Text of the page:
Liberal Party senator Chris Back says wind power is not a solution to our climate challenges
South Australia’s power crisis was a “wake-up call” for other states on the impact on consumers of subsidised renewable energy, particularly wind power, a Liberal senator has warned.
Chris Back called for a moratorium on new wind farms, and no more subsidies for wind energy generators until the Productivity Commission conducted a cost-benefit analysis of the effect the industry was having on the National Electricity Market and retail electricity costs.
“There should be no further subsidies paid for an intermittent and unreliable power source that can be seen as a proven failure. There are solutions to our climate challenges but wind power is not one of them,” Senator Back said.
Wholesale electricity prices in South Australian have now “normalised” to double the rate of other states.
The state government applied pressure to accelerate upgrade works on the state’s Heywood Interconnector with Victoria to bring it back online two days earlier than forecast.
The connector, operated by private company ElectraNet, was offline when wholesale electricity prices spiked from an average of $100 per megawatt hour to almost $14,000/MWh on July 7, and triggered major businesses to threaten shutdowns.
It was brought back into operation on Saturday night, lifting its former capacity from 460MW to 500MW between the states.
The sapping of power by wind turbines during calm weather on July 7 at the height of the crisis was also blamed for the price surge in the state, which is 40 per cent reliant on wind and solar power generation since the closure of Alinta’s coal-fired power station in May.
The upgraded interconnector would increase its capacity to 650MW in both directions over the next few months, but leaves South Australian consumers reliant on wind and solar for 40 per cent of the energy mix, paying double the wholesale electricity price paid in eastern states.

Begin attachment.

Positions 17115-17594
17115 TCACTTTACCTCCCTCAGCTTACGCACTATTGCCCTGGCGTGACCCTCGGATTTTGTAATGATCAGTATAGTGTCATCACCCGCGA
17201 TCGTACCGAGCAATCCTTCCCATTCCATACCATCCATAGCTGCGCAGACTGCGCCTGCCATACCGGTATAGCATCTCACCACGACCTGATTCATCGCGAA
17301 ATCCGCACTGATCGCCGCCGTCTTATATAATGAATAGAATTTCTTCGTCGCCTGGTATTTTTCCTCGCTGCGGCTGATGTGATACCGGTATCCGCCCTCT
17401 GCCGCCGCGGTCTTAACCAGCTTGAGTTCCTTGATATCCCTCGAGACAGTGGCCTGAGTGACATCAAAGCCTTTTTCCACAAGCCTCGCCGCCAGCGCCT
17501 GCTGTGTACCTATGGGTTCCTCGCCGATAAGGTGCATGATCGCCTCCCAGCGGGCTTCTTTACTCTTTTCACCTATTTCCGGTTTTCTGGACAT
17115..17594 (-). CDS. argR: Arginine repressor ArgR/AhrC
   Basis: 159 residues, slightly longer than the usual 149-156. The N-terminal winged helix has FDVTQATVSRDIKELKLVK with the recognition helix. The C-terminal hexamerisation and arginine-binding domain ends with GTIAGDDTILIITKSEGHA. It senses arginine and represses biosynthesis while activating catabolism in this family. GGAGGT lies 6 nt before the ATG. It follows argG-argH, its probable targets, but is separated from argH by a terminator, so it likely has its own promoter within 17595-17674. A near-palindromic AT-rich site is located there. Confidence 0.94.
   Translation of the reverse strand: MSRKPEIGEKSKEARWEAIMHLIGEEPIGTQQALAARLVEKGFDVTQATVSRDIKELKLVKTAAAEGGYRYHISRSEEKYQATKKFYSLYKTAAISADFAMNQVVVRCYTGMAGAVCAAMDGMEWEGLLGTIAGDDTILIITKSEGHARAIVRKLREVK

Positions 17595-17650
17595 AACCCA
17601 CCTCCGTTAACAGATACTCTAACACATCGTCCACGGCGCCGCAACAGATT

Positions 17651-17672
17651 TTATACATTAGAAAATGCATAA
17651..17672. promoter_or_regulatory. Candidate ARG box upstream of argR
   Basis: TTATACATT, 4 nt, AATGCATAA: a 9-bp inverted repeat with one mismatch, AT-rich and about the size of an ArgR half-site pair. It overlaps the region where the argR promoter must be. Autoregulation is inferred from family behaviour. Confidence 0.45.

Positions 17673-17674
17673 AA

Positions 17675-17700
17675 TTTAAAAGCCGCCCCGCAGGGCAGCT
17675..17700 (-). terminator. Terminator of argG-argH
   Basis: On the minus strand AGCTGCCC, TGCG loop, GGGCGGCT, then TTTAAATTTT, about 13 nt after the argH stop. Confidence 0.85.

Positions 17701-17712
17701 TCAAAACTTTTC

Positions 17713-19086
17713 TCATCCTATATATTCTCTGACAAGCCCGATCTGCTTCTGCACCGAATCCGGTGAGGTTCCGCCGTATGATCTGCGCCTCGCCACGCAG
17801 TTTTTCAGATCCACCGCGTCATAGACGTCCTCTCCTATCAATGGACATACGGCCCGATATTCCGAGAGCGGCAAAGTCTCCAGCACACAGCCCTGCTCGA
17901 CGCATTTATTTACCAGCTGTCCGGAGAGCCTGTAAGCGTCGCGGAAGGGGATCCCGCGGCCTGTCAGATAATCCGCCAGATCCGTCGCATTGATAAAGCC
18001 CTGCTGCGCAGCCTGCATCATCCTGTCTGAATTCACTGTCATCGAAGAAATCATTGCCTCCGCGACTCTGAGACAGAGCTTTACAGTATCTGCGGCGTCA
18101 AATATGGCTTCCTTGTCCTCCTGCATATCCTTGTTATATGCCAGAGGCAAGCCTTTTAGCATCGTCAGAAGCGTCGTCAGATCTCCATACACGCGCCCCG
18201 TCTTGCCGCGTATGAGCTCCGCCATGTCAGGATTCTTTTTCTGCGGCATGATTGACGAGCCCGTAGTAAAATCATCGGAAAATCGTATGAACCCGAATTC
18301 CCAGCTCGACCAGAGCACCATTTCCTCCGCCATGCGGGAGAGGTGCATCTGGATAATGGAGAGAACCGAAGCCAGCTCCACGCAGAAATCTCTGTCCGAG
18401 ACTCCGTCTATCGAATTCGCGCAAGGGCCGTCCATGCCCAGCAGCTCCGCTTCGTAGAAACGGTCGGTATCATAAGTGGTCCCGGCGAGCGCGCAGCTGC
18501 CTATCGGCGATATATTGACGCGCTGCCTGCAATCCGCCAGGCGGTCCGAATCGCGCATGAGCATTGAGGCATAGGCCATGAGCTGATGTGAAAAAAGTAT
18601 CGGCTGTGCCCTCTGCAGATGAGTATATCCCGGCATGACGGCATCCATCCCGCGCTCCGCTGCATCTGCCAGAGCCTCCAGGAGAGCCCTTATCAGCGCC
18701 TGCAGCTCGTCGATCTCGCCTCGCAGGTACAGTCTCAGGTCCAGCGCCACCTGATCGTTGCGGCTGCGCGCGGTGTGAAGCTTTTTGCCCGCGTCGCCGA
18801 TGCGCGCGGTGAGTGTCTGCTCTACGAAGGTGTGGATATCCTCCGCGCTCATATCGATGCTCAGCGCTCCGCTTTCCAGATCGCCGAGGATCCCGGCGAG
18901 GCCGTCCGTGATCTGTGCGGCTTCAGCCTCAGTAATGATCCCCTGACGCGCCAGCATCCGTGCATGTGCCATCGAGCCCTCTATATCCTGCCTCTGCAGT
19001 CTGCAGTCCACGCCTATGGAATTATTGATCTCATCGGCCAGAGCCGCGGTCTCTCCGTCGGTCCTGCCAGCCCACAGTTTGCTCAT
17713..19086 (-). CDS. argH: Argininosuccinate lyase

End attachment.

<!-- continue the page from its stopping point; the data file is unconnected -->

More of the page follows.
State Treasurer and Energy Minister Tom Koutsantonis said yesterday his government had applied pressure to accelerate the interconnector’s upgrade and prices had now normalised.
Consumers could “take advantage of renewable resources and export them to the rest of the country” now that the upgrade has been completed.
The upgrade came as Australian Energy Market Operator chairman Tony Marxsen announced the sudden death on Saturday of founding chief executive Matt Zema.
Mr Zema, 56, was a 30-year electricity industry veteran who had been the “heart and soul” of AEMO for eight years.
Data from the operator yesterday showed South Australia’s average spot wholesale price had dropped to $75.37/MWh on Saturday, from $200/MWh on Friday.
But prices were still well above those paid in NSW, Victoria and Queensland at between $33 and $57/MWh on Saturday.